And thus also we do evil to our posterity, as Adam did to his, and Cham did to his, and Eli to his, and all they to theirs, who by sins caused God to shorten the life and multiply the evils of mankind : and for this reason it is, the world grows worse and worse, because so many original sins are multiplied, and so many evils from parents descend upon the succeeding generations of men, that they derive nothing from us but original misery.

But he who restored the law of nature, did also restore, us to the condition of nature; which, being violated by the introduction of death, Christ then repaired, when he suffered and overcame death for us; that is, he hath taken away the unhappiness of sickness, and the sting of death, and the dishonours of the grave, of dissolution and weakness, of decay and change, and hath turned them into acts of favour, into instances of comfort, into opportunities of virtue ; Christ hath now knit them into rosaries and coronets; he hath put them into promises and rewards; he hath made them part of the portion of his elect: they are instruments, and earnests, and securities, and passages, to the greatest perfection of human nature, and the Divine promises. So that it is possible for us now to be reconciled to sickness; it came in by sin, and therefore is cured, when it is turned into virtue; and although it may have in it the uneasiness of labour, yet it will not be uneasy as sin, or the restlessness of a discomposed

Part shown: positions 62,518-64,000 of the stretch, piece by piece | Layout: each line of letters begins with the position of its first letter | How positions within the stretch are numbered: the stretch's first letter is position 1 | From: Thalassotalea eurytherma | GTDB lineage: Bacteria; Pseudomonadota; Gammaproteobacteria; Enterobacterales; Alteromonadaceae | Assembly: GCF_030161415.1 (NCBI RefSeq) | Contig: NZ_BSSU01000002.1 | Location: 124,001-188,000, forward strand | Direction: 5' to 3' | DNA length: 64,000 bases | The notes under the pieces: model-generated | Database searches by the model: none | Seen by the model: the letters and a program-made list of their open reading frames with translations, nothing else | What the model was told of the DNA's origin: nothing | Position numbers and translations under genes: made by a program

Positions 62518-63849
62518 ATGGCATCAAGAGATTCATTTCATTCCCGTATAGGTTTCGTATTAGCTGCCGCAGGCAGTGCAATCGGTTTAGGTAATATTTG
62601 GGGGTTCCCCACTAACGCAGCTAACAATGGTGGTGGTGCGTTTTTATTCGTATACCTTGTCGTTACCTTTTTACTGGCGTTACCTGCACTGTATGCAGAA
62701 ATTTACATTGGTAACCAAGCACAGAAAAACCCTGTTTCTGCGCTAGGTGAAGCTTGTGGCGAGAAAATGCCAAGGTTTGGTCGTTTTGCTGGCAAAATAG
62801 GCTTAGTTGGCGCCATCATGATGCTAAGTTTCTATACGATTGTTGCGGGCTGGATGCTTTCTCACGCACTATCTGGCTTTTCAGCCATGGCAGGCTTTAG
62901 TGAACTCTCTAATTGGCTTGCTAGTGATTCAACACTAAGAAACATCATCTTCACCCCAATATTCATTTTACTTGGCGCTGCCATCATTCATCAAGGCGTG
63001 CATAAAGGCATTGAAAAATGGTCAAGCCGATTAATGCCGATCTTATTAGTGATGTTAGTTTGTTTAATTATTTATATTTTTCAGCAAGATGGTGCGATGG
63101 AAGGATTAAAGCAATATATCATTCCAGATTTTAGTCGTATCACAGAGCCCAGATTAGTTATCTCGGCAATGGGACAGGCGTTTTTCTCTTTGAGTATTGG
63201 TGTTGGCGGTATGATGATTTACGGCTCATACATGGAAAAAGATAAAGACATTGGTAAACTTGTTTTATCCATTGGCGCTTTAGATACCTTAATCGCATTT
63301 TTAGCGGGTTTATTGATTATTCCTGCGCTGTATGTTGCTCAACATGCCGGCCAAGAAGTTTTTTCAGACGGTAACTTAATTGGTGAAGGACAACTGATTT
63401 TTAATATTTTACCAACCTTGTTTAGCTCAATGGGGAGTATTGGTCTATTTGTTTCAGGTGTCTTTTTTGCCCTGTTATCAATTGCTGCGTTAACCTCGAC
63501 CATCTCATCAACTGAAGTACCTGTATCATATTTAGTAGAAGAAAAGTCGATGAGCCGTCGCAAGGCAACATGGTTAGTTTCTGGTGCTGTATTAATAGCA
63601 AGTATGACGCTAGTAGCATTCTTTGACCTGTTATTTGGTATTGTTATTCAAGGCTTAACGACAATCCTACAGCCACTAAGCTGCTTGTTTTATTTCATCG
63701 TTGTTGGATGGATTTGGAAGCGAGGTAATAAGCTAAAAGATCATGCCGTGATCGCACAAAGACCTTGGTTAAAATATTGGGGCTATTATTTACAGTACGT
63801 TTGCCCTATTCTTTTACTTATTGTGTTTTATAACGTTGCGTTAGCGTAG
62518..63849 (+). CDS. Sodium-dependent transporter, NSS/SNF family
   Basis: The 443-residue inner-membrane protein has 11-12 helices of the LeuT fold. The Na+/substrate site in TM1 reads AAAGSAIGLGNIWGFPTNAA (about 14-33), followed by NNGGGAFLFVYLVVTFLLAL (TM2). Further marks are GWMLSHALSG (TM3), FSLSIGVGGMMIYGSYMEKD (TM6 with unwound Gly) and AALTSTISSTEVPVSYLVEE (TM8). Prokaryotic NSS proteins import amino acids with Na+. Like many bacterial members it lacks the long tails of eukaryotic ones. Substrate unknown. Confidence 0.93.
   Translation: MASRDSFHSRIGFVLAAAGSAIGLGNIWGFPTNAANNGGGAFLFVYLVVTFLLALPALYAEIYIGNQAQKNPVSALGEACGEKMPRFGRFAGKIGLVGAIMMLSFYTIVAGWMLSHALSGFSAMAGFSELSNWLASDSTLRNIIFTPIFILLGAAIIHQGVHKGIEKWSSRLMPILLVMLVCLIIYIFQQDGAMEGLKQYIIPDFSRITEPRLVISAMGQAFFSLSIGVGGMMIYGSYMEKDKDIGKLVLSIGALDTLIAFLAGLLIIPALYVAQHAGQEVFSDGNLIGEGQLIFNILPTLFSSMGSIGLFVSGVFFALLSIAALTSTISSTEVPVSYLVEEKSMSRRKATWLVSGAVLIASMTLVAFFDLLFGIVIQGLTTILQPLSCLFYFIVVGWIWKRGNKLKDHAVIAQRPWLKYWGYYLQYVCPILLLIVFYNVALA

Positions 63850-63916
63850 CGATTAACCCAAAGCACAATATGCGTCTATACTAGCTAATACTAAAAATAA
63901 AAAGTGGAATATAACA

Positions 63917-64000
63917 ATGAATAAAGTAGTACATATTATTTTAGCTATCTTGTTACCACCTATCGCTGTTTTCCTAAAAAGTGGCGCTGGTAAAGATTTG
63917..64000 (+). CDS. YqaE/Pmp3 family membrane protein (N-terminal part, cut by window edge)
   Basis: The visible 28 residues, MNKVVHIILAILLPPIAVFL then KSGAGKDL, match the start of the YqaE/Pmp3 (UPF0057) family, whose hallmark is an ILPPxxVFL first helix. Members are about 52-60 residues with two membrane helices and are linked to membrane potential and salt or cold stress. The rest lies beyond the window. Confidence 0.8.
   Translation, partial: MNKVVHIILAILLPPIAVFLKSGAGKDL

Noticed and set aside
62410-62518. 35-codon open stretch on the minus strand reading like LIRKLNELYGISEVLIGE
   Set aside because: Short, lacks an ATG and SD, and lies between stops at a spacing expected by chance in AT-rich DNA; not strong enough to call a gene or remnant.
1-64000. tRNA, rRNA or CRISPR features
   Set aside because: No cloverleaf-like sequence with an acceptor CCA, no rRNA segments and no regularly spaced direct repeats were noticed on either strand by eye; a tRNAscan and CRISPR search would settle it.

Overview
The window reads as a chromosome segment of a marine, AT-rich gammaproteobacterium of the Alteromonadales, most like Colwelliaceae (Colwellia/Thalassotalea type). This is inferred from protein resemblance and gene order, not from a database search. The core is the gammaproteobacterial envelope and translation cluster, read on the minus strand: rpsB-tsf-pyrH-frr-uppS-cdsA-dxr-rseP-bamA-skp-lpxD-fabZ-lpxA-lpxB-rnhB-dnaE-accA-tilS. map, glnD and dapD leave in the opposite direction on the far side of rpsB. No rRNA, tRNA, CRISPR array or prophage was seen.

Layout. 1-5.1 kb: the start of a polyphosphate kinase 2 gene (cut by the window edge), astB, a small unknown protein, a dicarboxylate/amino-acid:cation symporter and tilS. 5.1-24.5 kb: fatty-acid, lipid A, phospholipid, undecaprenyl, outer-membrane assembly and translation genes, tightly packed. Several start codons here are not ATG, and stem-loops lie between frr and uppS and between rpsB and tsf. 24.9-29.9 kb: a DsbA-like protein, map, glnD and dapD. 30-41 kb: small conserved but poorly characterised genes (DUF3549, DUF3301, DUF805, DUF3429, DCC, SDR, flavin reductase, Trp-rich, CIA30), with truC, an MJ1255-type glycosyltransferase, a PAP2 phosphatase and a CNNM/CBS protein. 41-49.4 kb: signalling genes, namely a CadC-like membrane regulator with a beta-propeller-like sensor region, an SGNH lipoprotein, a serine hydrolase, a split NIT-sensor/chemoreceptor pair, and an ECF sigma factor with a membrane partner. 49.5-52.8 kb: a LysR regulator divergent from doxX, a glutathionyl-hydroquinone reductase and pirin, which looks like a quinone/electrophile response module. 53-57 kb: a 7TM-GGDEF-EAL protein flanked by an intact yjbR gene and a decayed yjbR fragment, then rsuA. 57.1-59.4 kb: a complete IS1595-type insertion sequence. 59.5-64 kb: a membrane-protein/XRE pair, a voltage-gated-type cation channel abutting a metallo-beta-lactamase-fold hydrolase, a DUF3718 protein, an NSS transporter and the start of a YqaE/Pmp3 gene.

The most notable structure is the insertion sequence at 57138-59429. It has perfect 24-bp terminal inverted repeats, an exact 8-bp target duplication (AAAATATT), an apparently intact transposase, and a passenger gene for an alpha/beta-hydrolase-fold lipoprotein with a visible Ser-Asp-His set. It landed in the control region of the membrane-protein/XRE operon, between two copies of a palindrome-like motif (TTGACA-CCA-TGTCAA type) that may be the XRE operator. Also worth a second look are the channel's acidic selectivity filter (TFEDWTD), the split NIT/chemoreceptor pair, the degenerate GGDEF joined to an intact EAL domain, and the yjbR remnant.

conscience. If, therefore, we can well manage our state of sickness, that we may not fall by pain, as we usually do by pleasure, we need not fear; for no evil shall happen to us.


Of the first Temptation proper to the state of Sickness,

Impatience. Men, that are in health, are severe exactors of patience at the hands of them, that are sick; and they usually judge it not by terms of relation between God and the suffering man, but between him and the friends, that stand by the bedside. It will be therefore necessary, that we truly understand, to what duties and actions the patience of a sick man ought to extend.

1. Sighs and groans, sorrow and prayers, humble complaints and dolorous' expressions, are the sad accents of a sick man's language: for it is not to be expected, that a sick man should act a part of patience with a countenance like an orator, or grave like a dramatic person: it were well, if all men could bear an exterior decency in their sickness, and regulate their voice, their face, their discourse, and all their circumstances, by the measures and proportions of comeliness, and satisfaction to all the standers by. But this would better please them, than assist him; the sick man would do more good to others, than he would receive to himself.

2. Therefore, silence and still composures, and not complaining, are no parts of a sick man's duty; they are not necessary parts of patiences. We find, that David roared for the very disquietness of his sickness: and he lay chattering like a swallow, and his throat was dry with calling for help upon his God. That's the proper voice of sickness: and certain it is, that the proper voices of sickness are expressly vocal and petitory in the ears of God, and call for pity in the same accent, as the cries and oppressions of widows and orphans do for vengeance upon their persecutors, though " Ejalatu, questa, gemitu, fremitibas,

Resonando multùm flebiles voces refert.-Cic. Tusc. ii. 13.
Concedendum est gementi.